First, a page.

Routing Tables: Public
             Destinations : 8        Routes : 8
    Destination/Mask  Proto  Pre  Cost             Flags NextHop         Interface
          1.1.1.9/32  Direct 0    0                D  127.0.0.1       InLoopBack0
          2.2.2.9/32 OSPF   10   2                D  172.1.1.2       GigabitEthernet3/0/0
          3.3.3.9/32 OSPF   10   3                D  172.1.1.2       GigabitEthernet3/0/0
        127.0.0.0/8   Direct 0    0                D  127.0.0.1       InLoopBack0
        127.0.0.1/32  Direct 0    0                D  127.0.0.1       InLoopBack0
        172.1.1.0/24  Direct 0    0                D  172.1.1.1       GigabitEthernet3/0/0
        172.1.1.1/32  Direct 0    0                D  127.0.0.1       InLoopBack0
        172.2.1.0/24  OSPF   10   2                D  172.1.1.2       GigabitEthernet3/0/0
    [~PE1] display ospf peer
              OSPF Process 1 with Router ID 1.1.1.9
                      Neighbors
     Area 0.0.0.0 interface 172.1.1.1(GigabitEthernet3/0/0)'s neighbors
     Router ID: 172.1.1.2        Address: 172.1.1.2
       State: Full  Mode:Nbr is  Master  Priority: 1
       DR: None   BDR: None   MTU: 1500
       Dead timer due in 38  sec
       Neighbor is up for 00:02:44
       Authentication Sequence: [ 0 ]

  2. Configure basic MPLS capabilities and MPLS LDP on the MPLS backbone network to set up the LDP LSP.

    # Configure PE1.

    [~PE1] mpls lsr-id 1.1.1.9
    [*PE1] mpls
    [*PE1-mpls] commit
    [~PE1-mpls] quit
    [~PE1] mpls ldp
    [*PE1-mpls-ldp] commit
    [~PE1-mpls-ldp] quit
    [~PE1] interface GigabitEthernet 3/0/0
    [~PE1-GigabitEthernet3/0/0] mpls
    [*PE1-GigabitEthernet3/0/0] mpls ldp
    [*PE1-GigabitEthernet3/0/0] commit
    [~PE1-GigabitEthernet3/0/0] quit

    # Configure the P.

    [~P] mpls lsr-id 2.2.2.9
    [*P] mpls
    [*P-mpls] commit
    [~P-mpls] quit
    [~P] mpls ldp
    [*P-mpls-ldp] commit
    [~P-mpls-ldp] quit
    [~P] interface GigabitEthernet 1/0/0
    [~P-GigabitEthernet1/0/0] mpls
    [*P-GigabitEthernet1/0/0] mpls ldp
    [*P-GigabitEthernet1/0/0] commit
    [~P-GigabitEthernet1/0/0] quit
    [~P] interface GigabitEthernet 2/0/0
    [~P-GigabitEthernet2/0/0] mpls
    [*P-GigabitEthernet2/0/0] mpls ldp
    [*P-GigabitEthernet2/0/0] commit
    [~P-GigabitEthernet2/0/0] quit

    # Configure PE2.

    [~PE2] mpls lsr-id 3.3.3.9
    [*PE2] mpls
    [*PE2-mpls] commit
    [~PE2-mpls] quit
    [~PE2] mpls ldp
    [*PE2-mpls-ldp] commit
    [~PE2-mpls-ldp] quit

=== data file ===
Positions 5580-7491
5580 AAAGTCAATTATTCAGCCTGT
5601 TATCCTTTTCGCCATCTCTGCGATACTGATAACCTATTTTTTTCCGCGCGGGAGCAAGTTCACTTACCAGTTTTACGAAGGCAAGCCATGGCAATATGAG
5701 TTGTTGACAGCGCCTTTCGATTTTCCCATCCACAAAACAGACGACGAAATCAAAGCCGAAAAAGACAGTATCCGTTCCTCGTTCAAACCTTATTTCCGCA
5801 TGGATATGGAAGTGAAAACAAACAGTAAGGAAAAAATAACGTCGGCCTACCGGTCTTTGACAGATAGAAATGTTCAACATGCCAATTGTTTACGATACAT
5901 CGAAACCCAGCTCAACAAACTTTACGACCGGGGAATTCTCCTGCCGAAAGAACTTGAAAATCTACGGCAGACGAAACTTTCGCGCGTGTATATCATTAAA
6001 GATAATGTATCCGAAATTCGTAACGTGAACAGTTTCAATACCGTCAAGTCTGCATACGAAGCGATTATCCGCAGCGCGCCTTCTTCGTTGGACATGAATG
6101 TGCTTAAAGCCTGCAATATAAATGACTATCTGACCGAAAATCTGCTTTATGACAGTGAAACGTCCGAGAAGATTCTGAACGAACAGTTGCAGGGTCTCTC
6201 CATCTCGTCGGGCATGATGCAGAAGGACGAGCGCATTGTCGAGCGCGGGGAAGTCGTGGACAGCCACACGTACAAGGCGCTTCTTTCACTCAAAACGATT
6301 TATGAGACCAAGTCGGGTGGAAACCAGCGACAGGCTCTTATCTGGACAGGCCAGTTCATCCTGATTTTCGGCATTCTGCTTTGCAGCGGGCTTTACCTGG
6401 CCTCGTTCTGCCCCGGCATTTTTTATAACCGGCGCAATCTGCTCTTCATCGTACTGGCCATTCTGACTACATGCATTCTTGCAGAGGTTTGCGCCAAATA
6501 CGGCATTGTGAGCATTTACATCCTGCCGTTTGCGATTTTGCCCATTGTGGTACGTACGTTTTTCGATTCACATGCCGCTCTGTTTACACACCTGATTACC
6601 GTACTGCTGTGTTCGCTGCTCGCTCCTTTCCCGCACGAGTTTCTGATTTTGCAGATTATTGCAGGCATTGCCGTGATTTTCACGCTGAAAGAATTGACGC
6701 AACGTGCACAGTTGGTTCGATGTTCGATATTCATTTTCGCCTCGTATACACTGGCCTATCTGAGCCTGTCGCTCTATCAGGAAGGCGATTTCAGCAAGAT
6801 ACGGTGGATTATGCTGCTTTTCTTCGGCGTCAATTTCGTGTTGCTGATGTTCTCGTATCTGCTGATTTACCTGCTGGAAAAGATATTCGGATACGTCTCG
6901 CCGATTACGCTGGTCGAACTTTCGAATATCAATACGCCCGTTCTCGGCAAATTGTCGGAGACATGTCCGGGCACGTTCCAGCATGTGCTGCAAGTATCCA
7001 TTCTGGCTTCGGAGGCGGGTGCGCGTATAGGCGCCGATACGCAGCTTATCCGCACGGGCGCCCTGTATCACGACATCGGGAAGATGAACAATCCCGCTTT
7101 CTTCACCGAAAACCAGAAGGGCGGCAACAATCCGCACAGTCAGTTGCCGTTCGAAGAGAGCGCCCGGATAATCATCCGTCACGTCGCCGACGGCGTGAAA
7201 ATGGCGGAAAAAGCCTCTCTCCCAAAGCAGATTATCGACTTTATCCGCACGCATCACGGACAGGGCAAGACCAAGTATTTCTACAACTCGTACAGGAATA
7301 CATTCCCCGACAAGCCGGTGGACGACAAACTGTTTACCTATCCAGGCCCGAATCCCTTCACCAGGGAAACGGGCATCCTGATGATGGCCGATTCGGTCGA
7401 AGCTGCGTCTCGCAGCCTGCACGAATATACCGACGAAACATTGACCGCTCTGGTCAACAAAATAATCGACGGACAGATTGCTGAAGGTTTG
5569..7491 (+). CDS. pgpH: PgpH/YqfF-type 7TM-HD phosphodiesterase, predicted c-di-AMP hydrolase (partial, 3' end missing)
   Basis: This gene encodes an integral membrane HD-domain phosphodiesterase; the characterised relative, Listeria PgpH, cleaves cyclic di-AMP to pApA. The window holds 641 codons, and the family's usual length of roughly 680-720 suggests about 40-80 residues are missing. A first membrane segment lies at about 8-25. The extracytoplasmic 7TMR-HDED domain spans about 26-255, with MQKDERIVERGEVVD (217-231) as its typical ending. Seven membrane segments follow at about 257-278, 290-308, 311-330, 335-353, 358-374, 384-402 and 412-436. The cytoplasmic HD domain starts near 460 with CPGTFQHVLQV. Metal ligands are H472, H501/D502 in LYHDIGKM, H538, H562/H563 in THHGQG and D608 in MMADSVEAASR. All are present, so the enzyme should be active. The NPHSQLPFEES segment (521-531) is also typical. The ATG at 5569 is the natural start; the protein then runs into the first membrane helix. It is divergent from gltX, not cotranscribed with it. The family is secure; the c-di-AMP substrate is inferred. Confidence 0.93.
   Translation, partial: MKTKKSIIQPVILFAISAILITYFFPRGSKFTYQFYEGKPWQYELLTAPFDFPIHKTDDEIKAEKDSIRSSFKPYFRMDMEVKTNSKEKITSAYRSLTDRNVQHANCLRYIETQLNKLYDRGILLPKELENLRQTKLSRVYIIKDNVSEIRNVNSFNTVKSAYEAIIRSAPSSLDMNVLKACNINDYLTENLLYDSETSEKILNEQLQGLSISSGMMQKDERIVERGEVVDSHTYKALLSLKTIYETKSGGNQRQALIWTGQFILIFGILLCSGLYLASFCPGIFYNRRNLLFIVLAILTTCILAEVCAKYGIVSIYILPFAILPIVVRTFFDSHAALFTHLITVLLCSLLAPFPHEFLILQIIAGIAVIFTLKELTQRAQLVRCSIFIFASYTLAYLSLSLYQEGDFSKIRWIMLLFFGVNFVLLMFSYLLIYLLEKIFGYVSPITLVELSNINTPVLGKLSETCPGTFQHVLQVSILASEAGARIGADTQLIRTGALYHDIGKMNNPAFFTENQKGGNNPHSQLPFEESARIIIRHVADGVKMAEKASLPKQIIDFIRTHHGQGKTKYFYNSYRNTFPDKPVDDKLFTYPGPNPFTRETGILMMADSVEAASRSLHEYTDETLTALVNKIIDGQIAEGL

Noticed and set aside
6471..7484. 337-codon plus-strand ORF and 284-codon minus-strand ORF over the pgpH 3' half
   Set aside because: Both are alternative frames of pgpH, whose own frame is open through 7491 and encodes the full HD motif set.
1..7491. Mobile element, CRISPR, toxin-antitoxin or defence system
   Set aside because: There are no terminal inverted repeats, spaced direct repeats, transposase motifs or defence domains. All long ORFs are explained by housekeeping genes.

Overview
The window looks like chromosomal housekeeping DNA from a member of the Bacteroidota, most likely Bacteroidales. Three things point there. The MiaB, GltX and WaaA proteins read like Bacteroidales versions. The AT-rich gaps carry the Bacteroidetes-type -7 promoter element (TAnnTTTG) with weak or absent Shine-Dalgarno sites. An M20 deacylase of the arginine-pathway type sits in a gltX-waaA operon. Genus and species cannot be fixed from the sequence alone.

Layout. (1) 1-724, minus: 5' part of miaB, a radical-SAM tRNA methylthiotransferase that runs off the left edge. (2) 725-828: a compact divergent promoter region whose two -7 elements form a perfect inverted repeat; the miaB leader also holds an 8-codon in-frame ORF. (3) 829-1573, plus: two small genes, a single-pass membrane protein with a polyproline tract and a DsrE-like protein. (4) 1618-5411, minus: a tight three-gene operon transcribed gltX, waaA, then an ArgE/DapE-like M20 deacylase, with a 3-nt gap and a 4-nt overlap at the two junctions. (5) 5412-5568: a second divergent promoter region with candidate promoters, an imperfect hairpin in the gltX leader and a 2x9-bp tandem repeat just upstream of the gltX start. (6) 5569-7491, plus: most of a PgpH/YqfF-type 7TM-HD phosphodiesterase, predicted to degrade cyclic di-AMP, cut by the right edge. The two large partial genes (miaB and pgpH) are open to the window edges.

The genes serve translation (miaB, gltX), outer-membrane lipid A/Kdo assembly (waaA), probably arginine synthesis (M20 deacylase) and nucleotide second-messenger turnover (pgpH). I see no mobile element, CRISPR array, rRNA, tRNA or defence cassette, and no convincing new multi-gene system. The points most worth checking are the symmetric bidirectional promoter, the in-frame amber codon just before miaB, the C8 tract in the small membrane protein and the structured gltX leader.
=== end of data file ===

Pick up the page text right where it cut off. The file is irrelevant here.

[~PE2] interface GigabitEthernet 3/0/0
    [~PE2-GigabitEthernet3/0/0] mpls
    [*PE2-GigabitEthernet3/0/0] mpls ldp
    [*PE2-GigabitEthernet3/0/0] commit
    [~PE2-GigabitEthernet3/0/0] quit

    After the configuration, LDP sessions are set up between PE1, P and PE2. After running the display mpls ldp session command on the routers, you can find that the status of the session is "Operational" in the display result. Run the display mpls ldp lsp command, and view the status of the LDP LSP.

    Use PE1 as an example:

    [~PE1] display mpls ldp session
     LDP Session(s) in Public Network
     Codes: LAM(Label Advertisement Mode), SsnAge Unit(DDDD:HH:MM)
     A '*' before a session means the session is being deleted.
     -------------------------------------------------------------------------
     PeerID             Status      LAM  SsnRole  SsnAge      KASent/Rcv
     -------------------------------------------------------------------------
     2.2.2.9:0          Operational DU  Passive  0000:00:01  5/5
     -------------------------------------------------------------------------
     TOTAL: 1 session(s) Found.
    [~PE1] display mpls ldp lsp
     LDP LSP Information
     -------------------------------------------------------------------------------
     DestAddress/Mask   In/OutLabel   UpstreamPeer   NextHop         OutInterface
     -------------------------------------------------------------------------------
     1.1.1.9/32         3/NULL        2.2.2.9        127.0.0.1       InLoop0 
    *1.1.1.9/32         Liberal
     2.2.2.9/32         NULL/3        -              172.1.1.2       GigabitEthernet3/0/0
     2.2.2.9/32         1024/3        2.2.2.9        172.1.1.2       GigabitEthernet3/0/0
     3.3.3.9/32         NULL/1025     -              172.1.1.2       GigabitEthernet3/0/0
     3.3.3.9/32         1025/1025     2.2.2.9        172.1.1.2       GigabitEthernet3/0/0
     -------------------------------------------------------------------------------
     TOTAL: 5 Normal LSP(s) Found.
     TOTAL: 1 Liberal LSP(s) Found.
     TOTAL: 0 Frr LSP(s) Found.
     A '*' before an LSP means the LSP is not established
     A '*' before a Label means the USCB or DSCB is stale
     A '*' before a UpstreamPeer means the session is in GR state
     A '*' before a NextHop means the LSP is FRR LSP

  3. Establish the MP-IBGP peer relationship between the PEs.

    # Configure PE1.

    [~PE1] bgp 100
    [*PE1-bgp] peer 3.3.3.9 as-number 100
    [*PE1-bgp] peer 3.3.3.9 connect-interface loopback 1
    [*PE1-bgp] ipv4-family vpnv4
    [*PE1-bgp-af-vpnv4] peer 3.3.3.9 enable
    [*PE1-bgp-af-vpnv4] commit
    [~PE1-bgp-af-vpnv4] quit
    [~PE1-bgp] quit